The Victorian Internet by Tom Standage (used book) - Aeroclipper Video
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The Victorian Internet by Tom Standage (used book)
The Victorian Internet by Tom Standage (used book)


 
Our Price: $7.50
Product Type: Book
Book Condition: Used - Very Good

Product Code: AAA-129

Description
 

Book condition is Used - Very Good.

The Victorian Internet is a hardcover book published in 1998, about 227 pages in length and 8.0 x 5.8 x 1.1 inches in size. The Victorian Internet offers a historical review of the telegraph network, from its invention by Samuel Morse in the nineteenth century to the present day, exploring the social and political effects it has had on the world throughout its existence.

For thousands of years people had communicated across distances only as quickly as the fastest ship or horse could travel. Generations of innovators tried to develop speedier messaging devices, including "magical" needles that relied more on telepathy than technology. Then, over the course of three decades in the mid-1800s, a few extraordinary pioneers at last succeeded. Their invention - the electric telegraph - nullified distance and shrank the world quicker and further than ever before, or since.

The Victorian Internet tells the story of the telegraph's creation and remarkable impact, and of the visionaries, oddballs, and eccentrics who pioneered it. From the eighteenth-century French scientist Jean-Antoine Nollet, whose experiments proved that electricity could be transmitted over great distances, to Samuel F. B. Morse, who developed the first practical electric telegraph in 1837, to Thomas Edison, who began his career in the telegraph business and proposed to his wife by tapping Morse code on her hand, Tom Standage tells a colorful tale of scientific discovery, technological cunning, personal rivalry, and cutthroat competition.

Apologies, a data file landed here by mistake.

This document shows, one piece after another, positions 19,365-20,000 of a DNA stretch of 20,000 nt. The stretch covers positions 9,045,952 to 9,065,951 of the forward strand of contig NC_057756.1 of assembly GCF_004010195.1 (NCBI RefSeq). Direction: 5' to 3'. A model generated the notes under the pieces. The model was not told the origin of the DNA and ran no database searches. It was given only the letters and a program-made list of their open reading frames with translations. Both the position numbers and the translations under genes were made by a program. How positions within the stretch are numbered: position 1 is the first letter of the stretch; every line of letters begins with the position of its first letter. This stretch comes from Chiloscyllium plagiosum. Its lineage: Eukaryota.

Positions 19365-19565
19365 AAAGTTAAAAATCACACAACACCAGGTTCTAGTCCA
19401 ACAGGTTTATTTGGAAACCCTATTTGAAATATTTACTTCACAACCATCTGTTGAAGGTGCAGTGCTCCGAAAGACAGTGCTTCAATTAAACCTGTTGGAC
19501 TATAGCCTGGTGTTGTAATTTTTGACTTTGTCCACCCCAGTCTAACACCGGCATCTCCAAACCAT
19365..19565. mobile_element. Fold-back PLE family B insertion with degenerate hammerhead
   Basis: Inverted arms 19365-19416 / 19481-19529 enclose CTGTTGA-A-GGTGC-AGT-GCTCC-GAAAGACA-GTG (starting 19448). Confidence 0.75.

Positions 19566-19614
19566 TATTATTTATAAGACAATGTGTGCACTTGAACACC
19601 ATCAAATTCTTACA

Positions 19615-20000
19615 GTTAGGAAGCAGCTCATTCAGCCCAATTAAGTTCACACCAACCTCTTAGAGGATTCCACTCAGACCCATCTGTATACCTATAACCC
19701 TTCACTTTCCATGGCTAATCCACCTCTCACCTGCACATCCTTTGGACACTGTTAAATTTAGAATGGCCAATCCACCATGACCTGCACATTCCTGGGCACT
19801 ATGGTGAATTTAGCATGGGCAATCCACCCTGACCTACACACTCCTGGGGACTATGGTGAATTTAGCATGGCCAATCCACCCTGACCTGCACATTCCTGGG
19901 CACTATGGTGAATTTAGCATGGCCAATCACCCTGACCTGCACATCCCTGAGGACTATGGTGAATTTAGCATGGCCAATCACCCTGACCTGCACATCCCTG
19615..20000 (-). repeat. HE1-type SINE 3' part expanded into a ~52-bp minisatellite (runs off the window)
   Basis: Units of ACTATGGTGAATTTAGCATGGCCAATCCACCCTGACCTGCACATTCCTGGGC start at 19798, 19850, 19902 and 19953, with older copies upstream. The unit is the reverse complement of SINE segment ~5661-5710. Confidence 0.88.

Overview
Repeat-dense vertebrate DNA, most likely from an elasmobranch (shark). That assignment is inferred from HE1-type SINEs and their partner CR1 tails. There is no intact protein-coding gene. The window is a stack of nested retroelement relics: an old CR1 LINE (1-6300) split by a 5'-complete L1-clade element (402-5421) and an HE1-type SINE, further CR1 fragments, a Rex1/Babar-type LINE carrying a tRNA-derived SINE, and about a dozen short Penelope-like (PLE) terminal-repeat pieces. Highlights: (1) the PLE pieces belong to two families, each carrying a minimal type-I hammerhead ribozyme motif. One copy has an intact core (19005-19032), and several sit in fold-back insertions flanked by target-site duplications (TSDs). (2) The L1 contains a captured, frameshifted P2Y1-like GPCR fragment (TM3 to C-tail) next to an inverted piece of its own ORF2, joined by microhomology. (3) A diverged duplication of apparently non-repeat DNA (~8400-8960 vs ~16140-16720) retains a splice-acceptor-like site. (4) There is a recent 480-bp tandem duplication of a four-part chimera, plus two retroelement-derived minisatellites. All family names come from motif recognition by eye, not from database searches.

By 1865 telegraph cables spanned continents and oceans, revolutionizing the ways countries dealt with one another. The telegraph gave rise to creative business practices and new forms of crime. Romances blossomed over the wires. Secret codes were devised by some users, and cracked by others. The benefits of the network were relentlessly hyped by its advocates and dismissed by the skeptics. Government regulators tried and failed to control the new medium. And attitudes toward everything from news gathering to war had to be completely rethought.

The telegraph unleashed the greatest revolution in communications since the development of the printing press. Its saga offers many parallels to that of the Internet in our own time, and is a fascinating episode in the history of technology.



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